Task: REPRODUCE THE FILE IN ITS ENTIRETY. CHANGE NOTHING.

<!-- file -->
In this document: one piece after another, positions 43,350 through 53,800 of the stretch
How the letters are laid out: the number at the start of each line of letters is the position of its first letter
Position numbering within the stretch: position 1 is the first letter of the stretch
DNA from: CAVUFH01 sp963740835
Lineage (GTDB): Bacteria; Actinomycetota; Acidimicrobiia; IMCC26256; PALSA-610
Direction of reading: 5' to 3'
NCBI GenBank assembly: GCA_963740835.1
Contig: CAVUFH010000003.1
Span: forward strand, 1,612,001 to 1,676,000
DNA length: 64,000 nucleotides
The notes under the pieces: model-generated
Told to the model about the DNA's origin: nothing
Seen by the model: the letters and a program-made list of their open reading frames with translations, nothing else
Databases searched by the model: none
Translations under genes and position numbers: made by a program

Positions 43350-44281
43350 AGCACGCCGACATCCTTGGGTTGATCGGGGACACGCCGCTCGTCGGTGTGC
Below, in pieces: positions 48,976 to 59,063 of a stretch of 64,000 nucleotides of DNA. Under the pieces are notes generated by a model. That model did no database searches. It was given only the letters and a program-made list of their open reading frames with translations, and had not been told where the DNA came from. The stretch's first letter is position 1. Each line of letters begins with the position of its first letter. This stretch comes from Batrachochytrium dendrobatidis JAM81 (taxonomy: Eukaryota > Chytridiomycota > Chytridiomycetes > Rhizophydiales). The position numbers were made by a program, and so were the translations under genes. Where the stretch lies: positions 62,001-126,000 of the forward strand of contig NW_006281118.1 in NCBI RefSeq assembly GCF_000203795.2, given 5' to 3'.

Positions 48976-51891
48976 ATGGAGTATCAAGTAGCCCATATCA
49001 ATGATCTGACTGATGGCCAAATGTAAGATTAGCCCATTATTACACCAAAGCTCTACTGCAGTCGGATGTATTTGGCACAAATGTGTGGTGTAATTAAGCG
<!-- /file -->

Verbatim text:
In this document: one piece after another, positions 43,350 through 53,800 of the stretch
How the letters are laid out: the number at the start of each line of letters is the position of its first letter
Position numbering within the stretch: position 1 is the first letter of the stretch
DNA from: CAVUFH01 sp963740835
Lineage (GTDB): Bacteria; Actinomycetota; Acidimicrobiia; IMCC26256; PALSA-610
Direction of reading: 5' to 3'
NCBI GenBank assembly: GCA_963740835.1
Contig: CAVUFH010000003.1
Span: forward strand, 1,612,001 to 1,676,000
DNA length: 64,000 nucleotides
The notes under the pieces: model-generated
Told to the model about the DNA's origin: nothing
Seen by the model: the letters and a program-made list of their open reading frames with translations, nothing else
Databases searched by the model: none
Translations under genes and position numbers: made by a program

Positions 43350-44281
43350 AGCACGCCGACATCCTTGGGTTGATCGGGGACACGCCGCTCGTCGGTGTGC
Below, in pieces: positions 48,976 to 59,063 of a stretch of 64,000 nucleotides of DNA. Under the pieces are notes generated by a model. That model did no database searches. It was given only the letters and a program-made list of their open reading frames with translations, and had not been told where the DNA came from. The stretch's first letter is position 1. Each line of letters begins with the position of its first letter. This stretch comes from Batrachochytrium dendrobatidis JAM81 (taxonomy: Eukaryota > Chytridiomycota > Chytridiomycetes > Rhizophydiales). The position numbers were made by a program, and so were the translations under genes. Where the stretch lies: positions 62,001-126,000 of the forward strand of contig NW_006281118.1 in NCBI RefSeq assembly GCF_000203795.2, given 5' to 3'.

Positions 48976-51891
48976 ATGGAGTATCAAGTAGCCCATATCA
49001 ATGATCTGACTGATGGCCAAATGTAAGATTAGCCCATTATTACACCAAAGCTCTACTGCAGTCGGATGTATTTGGCACAAATGTGTGGTGTAATTAAGCG